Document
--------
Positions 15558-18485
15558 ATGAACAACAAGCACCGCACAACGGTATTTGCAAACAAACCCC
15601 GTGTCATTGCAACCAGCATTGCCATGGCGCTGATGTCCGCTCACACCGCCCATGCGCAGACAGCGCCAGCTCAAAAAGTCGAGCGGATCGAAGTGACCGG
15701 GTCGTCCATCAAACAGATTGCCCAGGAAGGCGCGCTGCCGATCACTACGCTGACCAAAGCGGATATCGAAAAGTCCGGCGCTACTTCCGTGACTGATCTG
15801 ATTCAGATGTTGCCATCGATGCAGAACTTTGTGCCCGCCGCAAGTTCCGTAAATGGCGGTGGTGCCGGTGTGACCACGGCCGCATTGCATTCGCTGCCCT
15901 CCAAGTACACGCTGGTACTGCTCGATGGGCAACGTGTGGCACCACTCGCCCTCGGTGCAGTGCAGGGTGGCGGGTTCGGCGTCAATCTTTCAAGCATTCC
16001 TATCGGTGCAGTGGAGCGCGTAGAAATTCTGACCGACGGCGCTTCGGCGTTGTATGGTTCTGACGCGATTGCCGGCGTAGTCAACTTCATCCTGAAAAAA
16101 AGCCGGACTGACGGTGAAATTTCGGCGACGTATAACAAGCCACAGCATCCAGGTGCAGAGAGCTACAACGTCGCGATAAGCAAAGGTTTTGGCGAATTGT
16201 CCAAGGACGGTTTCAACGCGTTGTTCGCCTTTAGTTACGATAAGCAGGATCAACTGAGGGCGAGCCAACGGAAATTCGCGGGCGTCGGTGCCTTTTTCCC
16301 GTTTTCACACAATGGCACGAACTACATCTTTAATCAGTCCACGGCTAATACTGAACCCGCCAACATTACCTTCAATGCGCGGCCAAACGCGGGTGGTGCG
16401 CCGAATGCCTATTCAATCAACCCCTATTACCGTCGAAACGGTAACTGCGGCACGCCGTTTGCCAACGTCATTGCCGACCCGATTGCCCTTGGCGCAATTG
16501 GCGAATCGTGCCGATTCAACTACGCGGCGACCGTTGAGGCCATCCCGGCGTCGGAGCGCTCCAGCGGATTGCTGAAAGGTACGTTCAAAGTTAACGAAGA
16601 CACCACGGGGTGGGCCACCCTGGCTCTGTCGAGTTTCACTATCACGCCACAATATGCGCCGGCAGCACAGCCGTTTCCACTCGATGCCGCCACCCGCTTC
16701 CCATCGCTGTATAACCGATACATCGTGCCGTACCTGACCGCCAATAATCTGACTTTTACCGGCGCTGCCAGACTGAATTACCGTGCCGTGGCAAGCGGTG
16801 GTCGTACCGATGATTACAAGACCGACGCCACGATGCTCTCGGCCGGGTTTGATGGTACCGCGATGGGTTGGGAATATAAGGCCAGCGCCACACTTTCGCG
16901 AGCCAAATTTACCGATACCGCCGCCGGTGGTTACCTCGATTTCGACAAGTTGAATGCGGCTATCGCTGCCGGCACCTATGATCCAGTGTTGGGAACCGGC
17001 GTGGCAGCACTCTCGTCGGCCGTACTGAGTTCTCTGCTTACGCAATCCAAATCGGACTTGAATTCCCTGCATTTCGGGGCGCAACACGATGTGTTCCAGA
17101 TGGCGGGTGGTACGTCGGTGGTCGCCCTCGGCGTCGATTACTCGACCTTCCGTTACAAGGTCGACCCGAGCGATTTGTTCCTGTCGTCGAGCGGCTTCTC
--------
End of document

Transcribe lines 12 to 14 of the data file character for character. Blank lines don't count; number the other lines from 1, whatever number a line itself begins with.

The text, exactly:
16501 GCGAATCGTGCCGATTCAACTACGCGGCGACCGTTGAGGCCATCCCGGCGTCGGAGCGCTCCAGCGGATTGCTGAAAGGTACGTTCAAAGTTAACGAAGA
16601 CACCACGGGGTGGGCCACCCTGGCTCTGTCGAGTTTCACTATCACGCCACAATATGCGCCGGCAGCACAGCCGTTTCCACTCGATGCCGCCACCCGCTTC
16701 CCATCGCTGTATAACCGATACATCGTGCCGTACCTGACCGCCAATAATCTGACTTTTACCGGCGCTGCCAGACTGAATTACCGTGCCGTGGCAAGCGGTG